Government lawyers appeared in court to take a position uncommon under the Trump administration: An oil company shouldn’t get to drill on a contested slice of public lands.
The U.S. Court of Appeals for the District of Columbia Circuit on Tuesday heard the argument in a long-running case involving Reagan-era leasing of Montana land considered sacred by the Blackfeet Nation. The Obama administration in 2016 canceled the most contentious lease, held by the small Louisiana company Solenex LLC.
The outcome of the litigation could affect the ability of future administrations to scotch leases the Interior Department is issuing today.
Justice Department lawyer Brian C. Toth said the D.C. Circuit “should take the opportunity to squarely reject those arguments” that the government lacks authority to nix a lease that violated federal law in the first place.
“The legal validity of the lease has been in question for decades,” he said.
The Trump administration’s support of the Obama-era move comes despite the fact that the Bureau of Land Management’s current active head, William Perry Pendley, previously represented Solenex in the case.
Decades of Limbo
The Trump administration’s effort to keep Solenex from drilling on the land contrasts with its broader push to streamline oil and gas development—especially given Pendley’s experience representing Solenex through his old law firm, the Mountain States Legal Foundation. He is now recused from proceedings related to Solenex and the firm.
The 6,200-acre undeveloped lease at issue is in the Badger-Two Medicine area of Lewis and Clark National Forest, a broad swath of public land beneath Glacier National Park in Montana. The neighboring Blackfeet Nation considers the area sacred, the site of the tribe’s origin story.
Solenex’s predecessor picked up the lease in 1982 during a public lands development push by then-Interior Secretary James Watt.
Interior leased the area without in-depth review under the National Environmental Policy Act and the National Historic Preservation Act, a move that set off decades of litigation from environmental groups, tribal advocates, and would-be drillers.
Solenex’s lease and others in the area were suspended before development could start. Other drillers have since relinquished their parcels, and the Obama administration ultimately scrapped the remaining few.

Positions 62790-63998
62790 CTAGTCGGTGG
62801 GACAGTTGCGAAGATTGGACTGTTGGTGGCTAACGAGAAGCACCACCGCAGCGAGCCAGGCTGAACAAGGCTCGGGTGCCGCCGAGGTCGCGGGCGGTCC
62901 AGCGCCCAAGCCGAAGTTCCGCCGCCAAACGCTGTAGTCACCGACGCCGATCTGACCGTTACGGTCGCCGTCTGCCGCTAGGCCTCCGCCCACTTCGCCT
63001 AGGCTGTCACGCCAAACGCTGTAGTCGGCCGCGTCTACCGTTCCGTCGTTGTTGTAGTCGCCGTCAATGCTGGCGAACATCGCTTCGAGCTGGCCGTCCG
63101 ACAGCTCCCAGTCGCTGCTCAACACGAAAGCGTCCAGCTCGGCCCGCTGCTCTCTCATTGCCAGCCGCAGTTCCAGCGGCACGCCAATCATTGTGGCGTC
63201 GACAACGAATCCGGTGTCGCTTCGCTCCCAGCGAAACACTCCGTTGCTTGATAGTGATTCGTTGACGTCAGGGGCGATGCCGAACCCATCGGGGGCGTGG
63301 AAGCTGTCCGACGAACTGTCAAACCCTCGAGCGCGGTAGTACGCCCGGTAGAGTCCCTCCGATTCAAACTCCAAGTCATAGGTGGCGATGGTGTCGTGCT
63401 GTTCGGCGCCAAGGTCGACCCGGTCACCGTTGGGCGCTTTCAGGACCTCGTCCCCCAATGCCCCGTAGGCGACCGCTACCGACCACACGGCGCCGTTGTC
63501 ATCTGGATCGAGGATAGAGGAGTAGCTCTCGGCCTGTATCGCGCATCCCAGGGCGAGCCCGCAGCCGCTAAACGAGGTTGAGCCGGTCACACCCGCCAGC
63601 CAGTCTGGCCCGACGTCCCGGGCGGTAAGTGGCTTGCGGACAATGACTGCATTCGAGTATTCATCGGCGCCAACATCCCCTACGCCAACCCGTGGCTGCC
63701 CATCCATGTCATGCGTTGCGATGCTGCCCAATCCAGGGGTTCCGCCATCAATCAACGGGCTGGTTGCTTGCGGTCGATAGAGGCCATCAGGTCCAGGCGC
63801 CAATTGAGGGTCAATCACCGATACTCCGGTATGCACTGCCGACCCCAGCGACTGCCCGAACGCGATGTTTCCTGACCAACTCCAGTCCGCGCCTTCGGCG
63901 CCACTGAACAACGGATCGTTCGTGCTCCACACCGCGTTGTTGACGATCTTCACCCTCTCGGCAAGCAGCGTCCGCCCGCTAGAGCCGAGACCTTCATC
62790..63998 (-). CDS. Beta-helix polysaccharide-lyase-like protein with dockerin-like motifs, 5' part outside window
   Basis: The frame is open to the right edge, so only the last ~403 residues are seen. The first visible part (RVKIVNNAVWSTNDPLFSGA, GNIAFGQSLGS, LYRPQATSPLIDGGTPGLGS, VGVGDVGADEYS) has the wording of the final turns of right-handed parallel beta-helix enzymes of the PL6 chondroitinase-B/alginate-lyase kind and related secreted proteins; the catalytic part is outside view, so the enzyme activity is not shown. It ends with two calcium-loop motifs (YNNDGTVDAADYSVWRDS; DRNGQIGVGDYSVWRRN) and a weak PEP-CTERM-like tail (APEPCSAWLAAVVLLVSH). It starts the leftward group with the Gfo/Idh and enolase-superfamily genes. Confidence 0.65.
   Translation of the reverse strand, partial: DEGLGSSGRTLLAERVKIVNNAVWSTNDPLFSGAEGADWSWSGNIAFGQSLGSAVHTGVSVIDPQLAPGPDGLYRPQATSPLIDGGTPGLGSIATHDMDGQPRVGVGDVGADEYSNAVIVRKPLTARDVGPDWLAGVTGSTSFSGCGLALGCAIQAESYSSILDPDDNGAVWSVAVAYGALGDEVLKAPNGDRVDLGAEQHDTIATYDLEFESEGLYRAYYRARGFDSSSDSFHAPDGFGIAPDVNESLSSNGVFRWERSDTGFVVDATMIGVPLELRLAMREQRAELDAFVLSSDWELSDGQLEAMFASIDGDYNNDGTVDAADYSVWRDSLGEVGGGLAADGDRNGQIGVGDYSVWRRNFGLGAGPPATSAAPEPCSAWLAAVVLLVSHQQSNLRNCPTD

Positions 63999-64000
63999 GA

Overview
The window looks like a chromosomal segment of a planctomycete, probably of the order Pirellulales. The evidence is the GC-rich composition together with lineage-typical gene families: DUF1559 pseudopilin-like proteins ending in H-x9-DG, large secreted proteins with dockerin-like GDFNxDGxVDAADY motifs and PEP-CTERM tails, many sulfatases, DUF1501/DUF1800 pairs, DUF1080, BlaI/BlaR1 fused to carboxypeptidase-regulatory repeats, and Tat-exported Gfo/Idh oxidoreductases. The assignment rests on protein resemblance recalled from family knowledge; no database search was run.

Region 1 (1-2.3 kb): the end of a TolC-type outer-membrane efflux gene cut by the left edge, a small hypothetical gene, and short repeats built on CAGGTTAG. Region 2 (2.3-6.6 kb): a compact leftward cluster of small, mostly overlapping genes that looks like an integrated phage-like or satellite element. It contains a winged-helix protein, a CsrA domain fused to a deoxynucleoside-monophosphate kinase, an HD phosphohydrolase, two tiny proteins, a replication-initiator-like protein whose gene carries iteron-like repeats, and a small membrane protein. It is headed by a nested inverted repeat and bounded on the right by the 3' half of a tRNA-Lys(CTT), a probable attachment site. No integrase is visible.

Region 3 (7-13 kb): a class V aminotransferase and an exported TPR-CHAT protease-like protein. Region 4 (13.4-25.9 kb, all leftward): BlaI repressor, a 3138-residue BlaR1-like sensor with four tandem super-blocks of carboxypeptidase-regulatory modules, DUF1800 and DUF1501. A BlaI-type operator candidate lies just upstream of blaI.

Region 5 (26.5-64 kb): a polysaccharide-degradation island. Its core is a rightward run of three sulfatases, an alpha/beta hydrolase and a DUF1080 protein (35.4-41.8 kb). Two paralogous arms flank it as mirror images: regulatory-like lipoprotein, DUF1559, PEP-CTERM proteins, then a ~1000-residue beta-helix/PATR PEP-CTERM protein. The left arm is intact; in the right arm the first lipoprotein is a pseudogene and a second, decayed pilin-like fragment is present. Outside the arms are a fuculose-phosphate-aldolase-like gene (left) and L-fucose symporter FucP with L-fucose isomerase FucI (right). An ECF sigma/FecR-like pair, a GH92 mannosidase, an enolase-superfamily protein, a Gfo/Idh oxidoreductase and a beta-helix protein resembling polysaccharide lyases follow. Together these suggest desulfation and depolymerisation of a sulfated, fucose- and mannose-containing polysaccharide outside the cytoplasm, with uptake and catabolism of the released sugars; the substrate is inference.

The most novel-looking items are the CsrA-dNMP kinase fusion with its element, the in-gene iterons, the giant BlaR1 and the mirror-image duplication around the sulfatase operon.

The U.S. District Court for the District of Columbia in 2018 reversed the cancellation, ruling that Interior waited too long to take action and unfairly left Solenex in limbo.
Much of Tuesday’s arguments centered on Solenex’s “reliance interests"—the extent to which the company made decisions and investments based on the expectation it could ultimately develop the Montana lease. The district court’s decision was based largely on these interests.
Mountain States Legal Foundation lawyer David McDonald, representing Solenex, told the court Interior’s move was an “abrupt and unexplained departure” from the agency’s previous practice.
But Chief Judge Merrick B. Garland, an appointee of President Bill Clinton, appeared unconvinced, noting that legal precedent requires reliance interests to be spelled out very specifically, and that Solenex hadn’t gone into detail on the issue in its legal filings.
He added that Interior acknowledged the driller’s costs and agreed to refund more than $30,000 in lease payments.
Earthjustice attorney Timothy Preso, representing environmental intervenors in the case, said Solenex could attempt to recover more money from the government in the U.S. Court of Federal Claims instead of taking aim at the agency’s authority to protect the public’s interest on public lands.
The panel of judges also wrestled with the driller’s argument that the cancellation was unexpected. Judge Patricia A. Millett, an Obama appointee, noted that Interior hadn’t been explicit that it might cancel the lease. But, she said, the decades of administrative and court proceedings on the lease signaled that it wasn’t “rock solid.”
Judge David S. Tatel, a Clinton appointee, also sat on the panel. A decision is expected in the next few months.
The case is Solenex v. Bernhardt, D.C. Cir., No. 18-5345, oral arguments 1/21/20.